Okay, I generally have no problems, except when the derivative of the term that needs to be substituted is a constant, say, 1 and the coefficient of the $\displaystyle dx$ or whatever in the original question is a pronumeral, say, $\displaystyle 3x$.

Here is an example:

Find the integral between $\displaystyle x=-3$ and $\displaystyle x=-2$ where $\displaystyle y=x(3+x)^7$ using the substitution $\displaystyle u=3+x$

I have found that, by differentiation, $\displaystyle du=dx=1$

My problem is:

Once i get to this stage:

$\displaystyle \int_{-3}^{-2}$ $\displaystyle (3+x)^7$ $\displaystyle x dx$

$\displaystyle x=-2$ then $\displaystyle u=1$ and

$\displaystyle x=-3$ then $\displaystyle u=0$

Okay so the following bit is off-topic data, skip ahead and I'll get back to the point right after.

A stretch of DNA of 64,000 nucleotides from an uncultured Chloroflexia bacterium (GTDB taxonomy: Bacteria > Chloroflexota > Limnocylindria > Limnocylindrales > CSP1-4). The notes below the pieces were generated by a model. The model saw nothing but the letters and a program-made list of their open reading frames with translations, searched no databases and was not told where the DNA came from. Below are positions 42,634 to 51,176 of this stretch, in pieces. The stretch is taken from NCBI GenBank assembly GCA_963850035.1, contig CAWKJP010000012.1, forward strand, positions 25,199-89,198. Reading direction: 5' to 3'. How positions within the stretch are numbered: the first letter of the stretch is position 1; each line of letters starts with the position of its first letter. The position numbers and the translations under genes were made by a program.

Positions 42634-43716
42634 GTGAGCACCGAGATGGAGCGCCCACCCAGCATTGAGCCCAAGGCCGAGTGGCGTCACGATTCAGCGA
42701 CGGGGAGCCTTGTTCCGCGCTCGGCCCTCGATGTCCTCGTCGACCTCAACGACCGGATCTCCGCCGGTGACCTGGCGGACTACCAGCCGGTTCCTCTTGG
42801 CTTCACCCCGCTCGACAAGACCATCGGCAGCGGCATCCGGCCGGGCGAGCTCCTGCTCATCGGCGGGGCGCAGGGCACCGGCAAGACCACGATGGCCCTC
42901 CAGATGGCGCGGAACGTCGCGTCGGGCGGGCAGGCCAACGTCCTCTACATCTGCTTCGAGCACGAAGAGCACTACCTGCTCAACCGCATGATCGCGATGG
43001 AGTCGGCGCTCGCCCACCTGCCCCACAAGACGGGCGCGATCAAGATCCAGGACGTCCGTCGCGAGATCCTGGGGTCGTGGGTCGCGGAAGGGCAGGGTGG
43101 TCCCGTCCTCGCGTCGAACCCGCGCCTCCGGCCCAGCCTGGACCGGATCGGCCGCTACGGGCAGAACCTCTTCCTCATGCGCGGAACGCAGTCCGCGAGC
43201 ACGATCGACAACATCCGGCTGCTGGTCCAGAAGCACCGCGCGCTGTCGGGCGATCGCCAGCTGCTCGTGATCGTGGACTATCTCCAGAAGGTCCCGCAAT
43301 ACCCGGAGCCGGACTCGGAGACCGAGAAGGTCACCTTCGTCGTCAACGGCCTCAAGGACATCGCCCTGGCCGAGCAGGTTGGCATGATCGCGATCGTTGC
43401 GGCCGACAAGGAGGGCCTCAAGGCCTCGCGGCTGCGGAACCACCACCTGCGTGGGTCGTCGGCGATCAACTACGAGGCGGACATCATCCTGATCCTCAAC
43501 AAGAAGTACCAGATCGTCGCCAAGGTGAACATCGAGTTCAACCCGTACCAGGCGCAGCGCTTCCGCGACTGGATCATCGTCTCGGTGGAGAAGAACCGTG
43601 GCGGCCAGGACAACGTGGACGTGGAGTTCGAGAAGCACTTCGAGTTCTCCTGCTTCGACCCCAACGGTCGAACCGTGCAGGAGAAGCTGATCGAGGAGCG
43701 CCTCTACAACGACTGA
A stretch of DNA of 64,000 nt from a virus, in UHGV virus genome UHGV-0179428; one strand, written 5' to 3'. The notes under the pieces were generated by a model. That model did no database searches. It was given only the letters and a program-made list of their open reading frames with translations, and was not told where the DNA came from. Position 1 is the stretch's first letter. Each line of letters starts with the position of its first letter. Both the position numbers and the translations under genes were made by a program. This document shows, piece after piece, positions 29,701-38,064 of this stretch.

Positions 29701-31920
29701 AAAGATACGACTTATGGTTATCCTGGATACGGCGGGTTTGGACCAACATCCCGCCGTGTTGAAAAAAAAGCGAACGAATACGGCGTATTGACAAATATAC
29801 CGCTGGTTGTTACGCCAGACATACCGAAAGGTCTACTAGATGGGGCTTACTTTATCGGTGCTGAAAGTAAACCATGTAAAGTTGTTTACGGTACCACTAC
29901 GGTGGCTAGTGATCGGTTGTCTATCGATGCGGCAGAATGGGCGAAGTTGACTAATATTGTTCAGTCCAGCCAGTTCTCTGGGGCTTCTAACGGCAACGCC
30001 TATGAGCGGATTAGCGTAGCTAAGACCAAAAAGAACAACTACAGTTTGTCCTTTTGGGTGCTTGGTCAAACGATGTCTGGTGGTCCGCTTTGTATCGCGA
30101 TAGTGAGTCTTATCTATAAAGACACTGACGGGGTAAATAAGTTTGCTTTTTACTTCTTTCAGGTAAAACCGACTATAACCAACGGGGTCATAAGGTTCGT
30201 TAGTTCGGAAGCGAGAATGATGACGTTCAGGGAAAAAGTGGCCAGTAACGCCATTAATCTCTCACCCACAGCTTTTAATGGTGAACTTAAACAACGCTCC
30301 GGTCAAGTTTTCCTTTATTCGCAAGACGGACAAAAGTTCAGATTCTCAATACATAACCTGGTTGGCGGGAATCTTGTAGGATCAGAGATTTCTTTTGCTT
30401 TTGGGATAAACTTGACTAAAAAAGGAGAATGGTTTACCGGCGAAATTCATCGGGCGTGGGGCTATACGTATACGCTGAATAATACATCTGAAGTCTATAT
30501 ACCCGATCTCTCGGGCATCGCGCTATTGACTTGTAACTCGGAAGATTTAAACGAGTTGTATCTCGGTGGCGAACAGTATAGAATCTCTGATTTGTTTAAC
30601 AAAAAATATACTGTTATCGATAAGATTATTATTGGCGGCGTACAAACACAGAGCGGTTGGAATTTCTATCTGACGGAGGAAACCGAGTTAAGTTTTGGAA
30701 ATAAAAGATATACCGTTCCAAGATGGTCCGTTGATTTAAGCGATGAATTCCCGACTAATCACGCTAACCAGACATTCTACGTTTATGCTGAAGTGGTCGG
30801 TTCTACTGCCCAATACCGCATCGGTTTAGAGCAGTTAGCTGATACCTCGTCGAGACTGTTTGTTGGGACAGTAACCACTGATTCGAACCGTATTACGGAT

and the $\displaystyle (3+x)^7$ then becomes $\displaystyle u^7$

but what about the $\displaystyle x dx$?

how do I get that into $\displaystyle du$?

if the differentiated $\displaystyle u$ had an $\displaystyle x$ in it, then fine, I could do that, but since it doesn't, I'm in a pickle.

And you can only have constant terms in front of the whole integral such as $\displaystyle 1/2 $$\displaystyle \int_{-3}^{-2}......$

But what do I do for these types of integrals?